About this Journal Submit a Manuscript Table of Contents
Journal of Biomedicine and Biotechnology
Volume 2007 (2007), Article ID 29464, 10 pages
http://dx.doi.org/10.1155/2007/29464
Research Article

Bioengineering of Improved Biomaterials Coatings for Extracorporeal Circulation Requires Extended Observation of Blood-Biomaterial Interaction under Flow

1Department of Cardiothoracic Surgery, Academic Hospital Maastricht, P.O. Box 5800, Maastricht 6200 MD, The Netherlands
2Centre for Biomaterials Research, University of Maastricht, P.O. Box 616, Maastricht 6200 MD, The Netherlands

Received 3 April 2007; Revised 4 July 2007; Accepted 3 December 2007

Academic Editor: John L. McGregor

Copyright © 2007 Kris N. J. Stevens et al. This is an open access article distributed under the Creative Commons Attribution License, which permits unrestricted use, distribution, and reproduction in any medium, provided the original work is properly cited.

Abstract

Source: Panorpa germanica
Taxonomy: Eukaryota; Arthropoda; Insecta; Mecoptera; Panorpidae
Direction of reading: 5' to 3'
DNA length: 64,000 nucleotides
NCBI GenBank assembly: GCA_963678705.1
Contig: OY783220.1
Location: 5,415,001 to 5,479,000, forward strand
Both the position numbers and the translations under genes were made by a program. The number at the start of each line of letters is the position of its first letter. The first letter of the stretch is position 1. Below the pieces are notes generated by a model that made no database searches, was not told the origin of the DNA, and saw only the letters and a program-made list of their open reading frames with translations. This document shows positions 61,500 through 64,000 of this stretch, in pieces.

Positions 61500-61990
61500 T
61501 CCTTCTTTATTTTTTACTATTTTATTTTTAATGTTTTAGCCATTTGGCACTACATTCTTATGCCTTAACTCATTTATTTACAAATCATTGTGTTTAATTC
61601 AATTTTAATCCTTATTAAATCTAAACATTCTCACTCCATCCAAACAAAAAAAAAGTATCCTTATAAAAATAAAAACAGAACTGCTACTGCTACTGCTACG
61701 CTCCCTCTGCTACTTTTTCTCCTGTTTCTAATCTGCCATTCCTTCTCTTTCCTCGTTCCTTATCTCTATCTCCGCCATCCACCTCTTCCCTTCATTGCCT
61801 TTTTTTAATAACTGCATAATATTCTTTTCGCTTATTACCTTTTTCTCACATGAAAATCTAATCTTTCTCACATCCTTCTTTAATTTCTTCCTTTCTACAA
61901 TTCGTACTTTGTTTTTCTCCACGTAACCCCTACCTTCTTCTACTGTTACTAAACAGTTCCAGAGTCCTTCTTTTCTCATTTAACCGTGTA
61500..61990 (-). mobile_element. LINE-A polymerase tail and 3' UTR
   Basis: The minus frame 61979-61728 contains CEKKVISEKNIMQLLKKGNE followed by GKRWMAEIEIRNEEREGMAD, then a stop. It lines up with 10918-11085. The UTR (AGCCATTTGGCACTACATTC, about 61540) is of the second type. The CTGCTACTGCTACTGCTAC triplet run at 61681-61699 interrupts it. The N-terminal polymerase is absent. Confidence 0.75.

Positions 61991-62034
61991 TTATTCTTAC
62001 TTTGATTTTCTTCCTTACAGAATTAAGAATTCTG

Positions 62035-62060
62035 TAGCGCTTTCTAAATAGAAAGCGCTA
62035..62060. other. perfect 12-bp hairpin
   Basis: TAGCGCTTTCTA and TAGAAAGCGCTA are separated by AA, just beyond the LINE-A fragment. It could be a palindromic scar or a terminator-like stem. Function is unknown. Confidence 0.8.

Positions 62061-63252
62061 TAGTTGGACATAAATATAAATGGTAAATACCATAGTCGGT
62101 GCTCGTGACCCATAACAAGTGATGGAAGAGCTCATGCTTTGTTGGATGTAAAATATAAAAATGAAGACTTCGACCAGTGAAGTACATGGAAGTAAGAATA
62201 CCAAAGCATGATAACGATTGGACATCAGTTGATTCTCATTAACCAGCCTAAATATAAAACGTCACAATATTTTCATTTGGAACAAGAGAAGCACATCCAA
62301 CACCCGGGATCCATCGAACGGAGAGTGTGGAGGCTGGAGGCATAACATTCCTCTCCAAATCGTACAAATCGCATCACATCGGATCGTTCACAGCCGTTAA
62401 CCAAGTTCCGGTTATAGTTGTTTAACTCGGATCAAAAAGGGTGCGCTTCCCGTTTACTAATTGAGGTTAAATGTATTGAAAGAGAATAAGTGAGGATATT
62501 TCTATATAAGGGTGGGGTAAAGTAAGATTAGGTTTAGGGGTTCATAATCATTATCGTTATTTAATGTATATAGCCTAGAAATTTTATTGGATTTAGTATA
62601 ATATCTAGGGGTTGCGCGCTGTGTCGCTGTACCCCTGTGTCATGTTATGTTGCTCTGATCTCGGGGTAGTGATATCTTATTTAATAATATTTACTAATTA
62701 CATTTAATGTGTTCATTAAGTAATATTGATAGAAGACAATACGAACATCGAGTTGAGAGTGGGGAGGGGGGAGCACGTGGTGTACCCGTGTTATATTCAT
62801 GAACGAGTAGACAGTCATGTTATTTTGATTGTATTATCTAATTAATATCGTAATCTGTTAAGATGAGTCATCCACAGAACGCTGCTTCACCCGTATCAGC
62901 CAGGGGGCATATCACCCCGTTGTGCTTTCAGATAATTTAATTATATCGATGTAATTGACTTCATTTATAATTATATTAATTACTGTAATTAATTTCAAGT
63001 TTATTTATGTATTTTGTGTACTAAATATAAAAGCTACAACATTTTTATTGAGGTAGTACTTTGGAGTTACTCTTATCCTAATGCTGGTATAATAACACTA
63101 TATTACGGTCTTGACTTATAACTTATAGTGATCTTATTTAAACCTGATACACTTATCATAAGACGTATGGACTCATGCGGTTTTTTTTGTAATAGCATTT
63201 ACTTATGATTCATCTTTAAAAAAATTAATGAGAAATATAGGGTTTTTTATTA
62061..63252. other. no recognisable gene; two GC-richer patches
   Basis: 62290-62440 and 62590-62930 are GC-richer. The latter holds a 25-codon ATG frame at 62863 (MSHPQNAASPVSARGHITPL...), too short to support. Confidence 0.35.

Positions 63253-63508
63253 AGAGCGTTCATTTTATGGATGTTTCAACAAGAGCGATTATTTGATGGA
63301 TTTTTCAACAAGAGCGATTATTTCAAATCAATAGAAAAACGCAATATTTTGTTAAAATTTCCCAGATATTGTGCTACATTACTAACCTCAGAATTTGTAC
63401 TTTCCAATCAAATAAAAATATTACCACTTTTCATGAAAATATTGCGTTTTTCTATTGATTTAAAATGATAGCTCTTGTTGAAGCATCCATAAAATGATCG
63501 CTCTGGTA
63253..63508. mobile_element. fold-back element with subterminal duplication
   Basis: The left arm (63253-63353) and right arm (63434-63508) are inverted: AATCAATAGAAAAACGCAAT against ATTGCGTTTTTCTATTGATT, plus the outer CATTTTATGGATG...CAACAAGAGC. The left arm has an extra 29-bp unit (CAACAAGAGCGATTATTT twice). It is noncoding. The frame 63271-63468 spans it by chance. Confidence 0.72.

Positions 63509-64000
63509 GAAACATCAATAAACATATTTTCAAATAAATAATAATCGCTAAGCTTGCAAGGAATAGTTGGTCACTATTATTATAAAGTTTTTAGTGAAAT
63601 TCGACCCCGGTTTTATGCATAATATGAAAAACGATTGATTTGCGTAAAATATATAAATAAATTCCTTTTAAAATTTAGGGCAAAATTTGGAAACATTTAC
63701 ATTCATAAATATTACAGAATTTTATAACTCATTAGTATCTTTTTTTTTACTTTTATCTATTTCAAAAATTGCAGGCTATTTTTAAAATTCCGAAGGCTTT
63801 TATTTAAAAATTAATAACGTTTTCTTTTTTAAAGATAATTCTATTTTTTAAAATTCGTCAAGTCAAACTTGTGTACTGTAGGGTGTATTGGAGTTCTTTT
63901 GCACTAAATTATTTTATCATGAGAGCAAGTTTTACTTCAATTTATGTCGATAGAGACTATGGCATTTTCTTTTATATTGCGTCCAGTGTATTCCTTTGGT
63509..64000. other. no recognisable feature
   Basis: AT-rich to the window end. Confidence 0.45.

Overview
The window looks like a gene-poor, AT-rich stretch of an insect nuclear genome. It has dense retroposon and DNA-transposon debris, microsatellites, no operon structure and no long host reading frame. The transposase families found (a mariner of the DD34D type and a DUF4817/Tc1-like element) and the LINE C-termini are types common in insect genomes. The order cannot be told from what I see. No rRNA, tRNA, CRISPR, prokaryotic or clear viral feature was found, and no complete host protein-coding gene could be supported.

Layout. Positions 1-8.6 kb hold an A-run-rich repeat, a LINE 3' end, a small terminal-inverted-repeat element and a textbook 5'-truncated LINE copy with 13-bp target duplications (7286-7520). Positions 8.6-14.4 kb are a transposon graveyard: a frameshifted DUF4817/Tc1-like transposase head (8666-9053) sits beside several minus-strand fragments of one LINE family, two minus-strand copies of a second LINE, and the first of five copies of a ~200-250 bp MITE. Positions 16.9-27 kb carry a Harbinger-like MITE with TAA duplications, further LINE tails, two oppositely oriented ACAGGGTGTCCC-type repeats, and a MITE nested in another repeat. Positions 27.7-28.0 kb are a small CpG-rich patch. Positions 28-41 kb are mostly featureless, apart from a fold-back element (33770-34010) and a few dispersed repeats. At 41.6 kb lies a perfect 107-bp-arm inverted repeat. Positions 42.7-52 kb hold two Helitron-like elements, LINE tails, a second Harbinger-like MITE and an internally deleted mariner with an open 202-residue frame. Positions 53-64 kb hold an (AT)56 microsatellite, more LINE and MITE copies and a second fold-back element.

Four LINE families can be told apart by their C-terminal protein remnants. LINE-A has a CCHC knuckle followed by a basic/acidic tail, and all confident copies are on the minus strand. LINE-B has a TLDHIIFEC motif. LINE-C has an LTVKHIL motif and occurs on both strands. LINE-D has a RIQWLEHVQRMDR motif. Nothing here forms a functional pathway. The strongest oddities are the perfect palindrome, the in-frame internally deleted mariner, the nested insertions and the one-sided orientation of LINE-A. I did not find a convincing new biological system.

Extended use of cardiopulmonary bypass (CPB) systems is often hampered by thrombus formation and infection. Part of these problems relates to imperfect hemocompatibility of the CPB circuitry. The engineering of biomaterial surfaces with genuine long-term hemocompatibility is essentially virgin territory in biomaterials science. For example, most experiments with the well-known Chandler loop model, for evaluation of blood-biomaterial interactions under flow, have been described for a maximum duration of 2 hours only. This study reports a systematic evaluation of two commercial CPB tubings, each with a hemocompatible coating, and one uncoated control. The experiments comprised (i) testing over 5 hours under flow, with human whole blood from 4 different donors; (ii) measurement of essential blood parameters of hemocompatibility; (iii) analysis of the luminal surfaces by scanning electron microscopy and thrombin generation time measurements. The dataset indicated differences in hemocompatibility of the tubings. Furthermore, it appeared that discrimination between biomaterial coatings can be made only after several hours of blood-biomaterial contact. Platelet counting, myeloperoxidase quantification, and scanning electron microscopy proved to be the most useful methods. These findings are believed to be relevant with respect to the bioengineering of extracorporeal devices that should function in contact with blood for extended time.